by Vonda N. McIntyre
I didn’t particularly enjoy the movie Jobs, a biopic about Steve Jobs, the founder of Apple Computers. The only likeable character in the entire thing was Steve Wozniak. The movie was filmed in Extreme Jumpycam, which I thoroughly dislike. I’m susceptible to neither motion sickness nor (since I fled screaming from grad school more than forty years ago) migraines, but at the moment I feel like I might develop both, and I’m sure I would have if I hadn’t closed my eyes during most of the movie and pretended it was a radio play.
Come to think of it, it was written like a radio play: “Bla bla bla STEVE,” “Yes, MIKE, bla bla bla,” “I don’t want to talk to you now, WOZ.” “STEVE, dude!” “Awesome, STEVE!” (By the way, nobody said “dude” or “awesome” in 1980.)
We’ll skip right over the fact that no amount of instantly-recognizeable Dylan music can make soldering interesting.
But what really struck me about the movie was that it completely missed the excitement of having and working with a personal computer in the late 1970s and early 1980s. I wrote recently about my first computer, the Osborne I, and I can still remember how amazing it was to type a few words and see them appear on the Osborne’s tiny little screen, and find that I could backspace over them, or overtype them, correct errors, rearrange sentences and paragraphs and chapters, check the spelling, without having to retype the whole page or the whole manuscript.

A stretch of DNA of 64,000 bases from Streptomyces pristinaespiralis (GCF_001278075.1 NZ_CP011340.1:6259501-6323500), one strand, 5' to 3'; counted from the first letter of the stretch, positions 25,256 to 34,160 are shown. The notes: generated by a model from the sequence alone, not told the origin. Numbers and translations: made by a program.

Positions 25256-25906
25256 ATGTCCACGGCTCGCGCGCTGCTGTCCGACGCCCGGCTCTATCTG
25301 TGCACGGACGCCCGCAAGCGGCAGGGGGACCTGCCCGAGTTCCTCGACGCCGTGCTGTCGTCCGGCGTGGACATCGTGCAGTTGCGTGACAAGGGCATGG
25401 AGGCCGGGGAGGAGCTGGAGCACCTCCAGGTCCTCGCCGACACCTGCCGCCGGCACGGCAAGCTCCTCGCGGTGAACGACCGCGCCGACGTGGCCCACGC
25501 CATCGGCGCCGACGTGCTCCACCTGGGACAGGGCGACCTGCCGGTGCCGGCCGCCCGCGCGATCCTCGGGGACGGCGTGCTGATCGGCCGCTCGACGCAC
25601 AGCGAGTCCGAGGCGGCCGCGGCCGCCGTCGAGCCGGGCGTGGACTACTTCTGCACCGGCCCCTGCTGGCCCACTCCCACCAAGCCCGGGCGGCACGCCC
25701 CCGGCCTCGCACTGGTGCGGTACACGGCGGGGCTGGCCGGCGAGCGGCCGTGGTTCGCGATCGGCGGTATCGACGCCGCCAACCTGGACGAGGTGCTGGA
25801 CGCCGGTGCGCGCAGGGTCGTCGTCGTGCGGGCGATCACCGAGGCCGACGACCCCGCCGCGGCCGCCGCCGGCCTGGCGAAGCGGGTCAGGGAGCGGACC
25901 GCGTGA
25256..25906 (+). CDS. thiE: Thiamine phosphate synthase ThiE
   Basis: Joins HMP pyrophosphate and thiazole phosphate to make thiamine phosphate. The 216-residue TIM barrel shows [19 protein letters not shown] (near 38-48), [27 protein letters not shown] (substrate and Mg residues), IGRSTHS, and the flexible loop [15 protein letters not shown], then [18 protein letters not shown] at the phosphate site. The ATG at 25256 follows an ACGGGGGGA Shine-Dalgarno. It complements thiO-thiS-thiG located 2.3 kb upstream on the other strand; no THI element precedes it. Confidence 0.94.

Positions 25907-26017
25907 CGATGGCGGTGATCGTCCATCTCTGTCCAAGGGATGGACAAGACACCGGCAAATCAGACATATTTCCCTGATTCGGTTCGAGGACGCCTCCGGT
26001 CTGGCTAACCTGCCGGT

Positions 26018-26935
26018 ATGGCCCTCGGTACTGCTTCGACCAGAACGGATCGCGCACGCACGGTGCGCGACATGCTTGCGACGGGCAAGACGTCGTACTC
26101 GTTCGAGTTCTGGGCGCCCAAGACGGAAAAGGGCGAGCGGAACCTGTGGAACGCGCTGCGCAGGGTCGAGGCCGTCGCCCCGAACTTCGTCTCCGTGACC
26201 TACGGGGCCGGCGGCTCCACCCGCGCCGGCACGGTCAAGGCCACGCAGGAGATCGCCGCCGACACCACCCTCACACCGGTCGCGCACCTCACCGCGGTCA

And I already had a Correcting Selectric, which up till then was the epitome of typing, and am a pretty good typist and an excellent speller. Nevertheless, getting a computer was world-changing for my writing life.
I wrote in the Osborne essay about the reaction of the clerks at The Phone Company when they realized how much drudgery SuperCalc would overcome in their jobs.
There’s nothing about this in the movie. You see nothing of what the personal computer could do — you see a few lines of random alphanumeric type on a CRT. Several times. Windows gets as much screen time (a few seconds) as the Apple interface. People play games, but not on an Apple computer.
If you lived in a world without personal computers, you would have no idea what anybody would do with them or why anyone would want them.
If you grew up with computers, you would have no idea, from this movie, why they made such an incredible difference.